August 27, 2020
American Academy of Allergy, Asthma & Immunology
National Association of School Nurses
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The American Academy of Allergy, Asthma & Immunology and National Association of School Nurses Release Guidance on School Attendance, Asthma and COVID-19
New document summarizes the current overall recommendations for treating students with asthma at school during the ongoing pandemic.
MILWAUKEE, WI – The American Academy of Allergy, Asthma & Immunology (AAAAI) and National Association of School Nurses (NASN) have released School Attendance, Asthma and COVID-19, a document that contains considerations for school nurses as schools begin to re-open amid the COVID-19 pandemic.
While certain evaluation procedures and treatment recommendations for students with asthma are no longer consistent due to the COVID-19 pandemic and a lack of objective data to guide recommendations, this new document aims to summarize overall recommendations that may be updated as more data surrounding COVID-19 becomes available.
The document addresses considerations when it comes to personal protective equipment (PPE), daily controller medications, and treatment for asthma prior to physical activity. It also touches on asthma action plans and guidance regarding distinguishing symptoms of COVID-19 from asthma. A case scenario is also included to provide school nurses with a concrete example of what procedures should be followed if an asthmatic student reports to them with symptoms of cough or shortness of breath.
Robert F. Lemanske Jr., MD, FAAAAI, a past AAAAI President and Chair of the AAAAI Office of School-based Management of Asthma who helped create the document, expressed why he felt this resource was so important for the AAAAI and NASN to put together. “School nurses are facing a challenging year, particularly for managing conditions such as asthma that may present similar symptoms to COVID-19. While there are no national recommendations, the AAAAI and NASN hope this document can act as a resource to protect school nurses, staff and of course, students while still providing optimal asthma care.”
Donna Mazyck, NASN Executive Director, shared the importance for school nurses to have evidence-based considerations for managing asthma in students with asthma while in school buildings during COVID-19. “Asthma is a common chronic illness in students. A science-based approach to guide school nurse practice improves the health and wellbeing of students with asthma.”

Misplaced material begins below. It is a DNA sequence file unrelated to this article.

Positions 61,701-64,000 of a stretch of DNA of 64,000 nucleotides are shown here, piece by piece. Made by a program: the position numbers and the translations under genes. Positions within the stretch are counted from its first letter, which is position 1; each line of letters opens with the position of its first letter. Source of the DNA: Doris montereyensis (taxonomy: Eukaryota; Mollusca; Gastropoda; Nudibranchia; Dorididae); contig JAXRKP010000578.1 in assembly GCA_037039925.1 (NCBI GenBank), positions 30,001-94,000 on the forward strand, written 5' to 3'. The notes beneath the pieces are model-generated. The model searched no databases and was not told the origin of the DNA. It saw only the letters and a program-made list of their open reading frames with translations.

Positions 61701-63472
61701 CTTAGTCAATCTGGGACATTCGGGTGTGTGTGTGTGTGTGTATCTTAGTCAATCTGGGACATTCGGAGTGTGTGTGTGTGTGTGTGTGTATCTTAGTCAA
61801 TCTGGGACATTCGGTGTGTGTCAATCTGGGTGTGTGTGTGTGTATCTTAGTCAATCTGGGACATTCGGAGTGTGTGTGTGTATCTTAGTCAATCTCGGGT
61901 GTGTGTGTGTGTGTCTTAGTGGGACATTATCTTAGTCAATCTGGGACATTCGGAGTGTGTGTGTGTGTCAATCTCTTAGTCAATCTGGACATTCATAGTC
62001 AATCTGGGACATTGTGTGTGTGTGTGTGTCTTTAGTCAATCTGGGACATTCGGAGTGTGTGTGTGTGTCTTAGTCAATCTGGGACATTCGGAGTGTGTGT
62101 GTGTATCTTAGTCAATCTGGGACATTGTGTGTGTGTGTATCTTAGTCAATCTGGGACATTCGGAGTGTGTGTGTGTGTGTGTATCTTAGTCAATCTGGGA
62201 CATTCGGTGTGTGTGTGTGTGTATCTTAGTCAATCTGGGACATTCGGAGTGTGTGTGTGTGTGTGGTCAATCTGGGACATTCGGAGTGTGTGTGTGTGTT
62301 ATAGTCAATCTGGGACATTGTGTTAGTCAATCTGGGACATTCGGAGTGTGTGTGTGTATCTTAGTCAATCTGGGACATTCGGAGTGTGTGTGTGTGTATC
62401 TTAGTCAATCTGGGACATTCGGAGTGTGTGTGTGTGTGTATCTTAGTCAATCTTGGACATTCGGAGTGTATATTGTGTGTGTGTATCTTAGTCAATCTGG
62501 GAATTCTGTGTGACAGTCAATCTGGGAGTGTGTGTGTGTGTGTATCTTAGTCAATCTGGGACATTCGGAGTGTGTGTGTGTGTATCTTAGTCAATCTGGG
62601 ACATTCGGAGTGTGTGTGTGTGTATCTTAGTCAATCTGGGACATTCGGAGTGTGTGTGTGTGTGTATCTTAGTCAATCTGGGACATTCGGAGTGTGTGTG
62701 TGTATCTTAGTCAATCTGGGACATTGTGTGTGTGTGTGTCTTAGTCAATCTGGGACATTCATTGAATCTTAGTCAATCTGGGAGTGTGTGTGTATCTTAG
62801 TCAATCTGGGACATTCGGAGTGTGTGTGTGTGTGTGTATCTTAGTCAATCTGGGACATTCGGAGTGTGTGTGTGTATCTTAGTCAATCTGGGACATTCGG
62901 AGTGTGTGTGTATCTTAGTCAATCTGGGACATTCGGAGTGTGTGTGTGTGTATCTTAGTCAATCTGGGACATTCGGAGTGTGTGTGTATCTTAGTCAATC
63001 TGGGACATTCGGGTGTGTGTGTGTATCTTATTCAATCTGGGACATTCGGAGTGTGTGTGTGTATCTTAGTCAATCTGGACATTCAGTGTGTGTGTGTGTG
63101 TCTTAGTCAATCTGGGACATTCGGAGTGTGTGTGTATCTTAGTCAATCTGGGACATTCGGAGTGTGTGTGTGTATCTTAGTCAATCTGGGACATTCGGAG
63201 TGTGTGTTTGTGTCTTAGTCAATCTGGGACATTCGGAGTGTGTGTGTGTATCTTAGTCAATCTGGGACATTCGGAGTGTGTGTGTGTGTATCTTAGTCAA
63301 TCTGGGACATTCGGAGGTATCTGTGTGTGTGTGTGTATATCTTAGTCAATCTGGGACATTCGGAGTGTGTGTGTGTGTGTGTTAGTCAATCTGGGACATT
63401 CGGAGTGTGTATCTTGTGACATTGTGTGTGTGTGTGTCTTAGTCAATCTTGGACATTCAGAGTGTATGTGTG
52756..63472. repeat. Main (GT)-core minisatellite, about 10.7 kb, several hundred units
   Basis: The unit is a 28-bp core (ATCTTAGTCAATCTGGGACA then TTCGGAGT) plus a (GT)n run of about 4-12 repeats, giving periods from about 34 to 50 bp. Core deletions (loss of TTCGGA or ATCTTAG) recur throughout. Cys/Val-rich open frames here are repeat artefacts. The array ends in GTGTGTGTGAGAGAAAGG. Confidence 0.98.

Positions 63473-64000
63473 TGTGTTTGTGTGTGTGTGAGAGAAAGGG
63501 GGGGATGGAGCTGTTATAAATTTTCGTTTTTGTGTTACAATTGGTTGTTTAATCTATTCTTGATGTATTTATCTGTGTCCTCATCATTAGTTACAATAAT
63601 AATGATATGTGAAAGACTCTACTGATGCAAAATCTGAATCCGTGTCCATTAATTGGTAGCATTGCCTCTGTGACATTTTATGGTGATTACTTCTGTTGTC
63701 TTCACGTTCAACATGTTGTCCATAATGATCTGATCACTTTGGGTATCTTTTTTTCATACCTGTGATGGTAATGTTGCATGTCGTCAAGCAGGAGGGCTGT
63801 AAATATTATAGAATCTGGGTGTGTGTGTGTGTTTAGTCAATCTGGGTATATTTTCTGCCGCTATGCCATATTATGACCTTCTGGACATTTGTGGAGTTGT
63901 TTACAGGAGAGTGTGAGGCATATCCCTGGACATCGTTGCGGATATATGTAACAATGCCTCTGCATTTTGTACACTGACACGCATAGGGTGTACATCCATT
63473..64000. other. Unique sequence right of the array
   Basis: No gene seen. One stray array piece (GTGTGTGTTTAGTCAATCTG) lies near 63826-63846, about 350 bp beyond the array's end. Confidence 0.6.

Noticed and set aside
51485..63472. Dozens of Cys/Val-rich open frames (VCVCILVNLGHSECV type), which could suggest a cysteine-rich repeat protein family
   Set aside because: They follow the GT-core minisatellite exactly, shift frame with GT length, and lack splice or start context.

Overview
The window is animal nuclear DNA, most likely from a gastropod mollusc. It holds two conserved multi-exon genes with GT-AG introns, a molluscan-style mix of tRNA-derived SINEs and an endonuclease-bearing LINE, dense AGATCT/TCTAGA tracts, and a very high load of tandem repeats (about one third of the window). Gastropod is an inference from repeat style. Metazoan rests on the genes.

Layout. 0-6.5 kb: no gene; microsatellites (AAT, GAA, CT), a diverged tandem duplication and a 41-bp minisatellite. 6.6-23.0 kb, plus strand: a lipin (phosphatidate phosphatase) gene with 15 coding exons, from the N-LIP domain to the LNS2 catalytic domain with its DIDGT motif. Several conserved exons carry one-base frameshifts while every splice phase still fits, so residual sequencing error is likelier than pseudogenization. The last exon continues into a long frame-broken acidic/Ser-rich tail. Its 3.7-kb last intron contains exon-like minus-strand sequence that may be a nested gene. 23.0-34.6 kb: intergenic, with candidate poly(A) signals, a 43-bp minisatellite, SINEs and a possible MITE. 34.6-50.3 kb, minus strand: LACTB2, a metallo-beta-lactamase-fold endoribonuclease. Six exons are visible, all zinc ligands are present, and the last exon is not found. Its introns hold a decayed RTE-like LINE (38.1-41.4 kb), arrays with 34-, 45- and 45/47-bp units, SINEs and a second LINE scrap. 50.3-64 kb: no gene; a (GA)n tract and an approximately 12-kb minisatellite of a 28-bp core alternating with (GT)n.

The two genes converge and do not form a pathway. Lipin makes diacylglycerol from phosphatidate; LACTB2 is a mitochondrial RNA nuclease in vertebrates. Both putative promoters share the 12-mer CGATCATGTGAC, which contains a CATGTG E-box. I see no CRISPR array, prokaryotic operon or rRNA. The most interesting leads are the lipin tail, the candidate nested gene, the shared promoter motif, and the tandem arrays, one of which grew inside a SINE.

The AAAAI and NASN previously worked together on the AAAAI’s School-based Asthma Management Program (SAMPRO™), which details the elements necessary for the education of children, families, clinicians, and school-based personnel based on a “circle of support” that enhances multidirectional communication and promotes better care for children with asthma within the school setting. Further information on SAMPRO™, which is endorsed by the NASN and others, can be found here.
You can also learn more about asthma and COVID-19 on the American Academy of Allergy, Asthma & Immunology website, aaaai.org.
The American Academy of Allergy, Asthma & Immunology (AAAAI) represents allergists, asthma specialists, clinical immunologists, allied health professionals and others with a special interest in the research and treatment of allergic and immunologic diseases. Established in 1943, the AAAAI has more than 7,100 members in the United States, Canada and 72 other countries. The AAAAI’s Find an Allergist/Immunologist service is a trusted resource to help you find a specialist close to home.
The National Association of School Nurses is a non-profit specialty nursing organization, first organized in 1968 and incorporated in 1977, representing school nurses exclusively. NASN has more than 17,000 members and 50 affiliates, including the District of Columbia and overseas school nurses. The mission of NASN is to optimize student health and learning by advancing the practice of school nursing. Please visit us at www.nasn.org.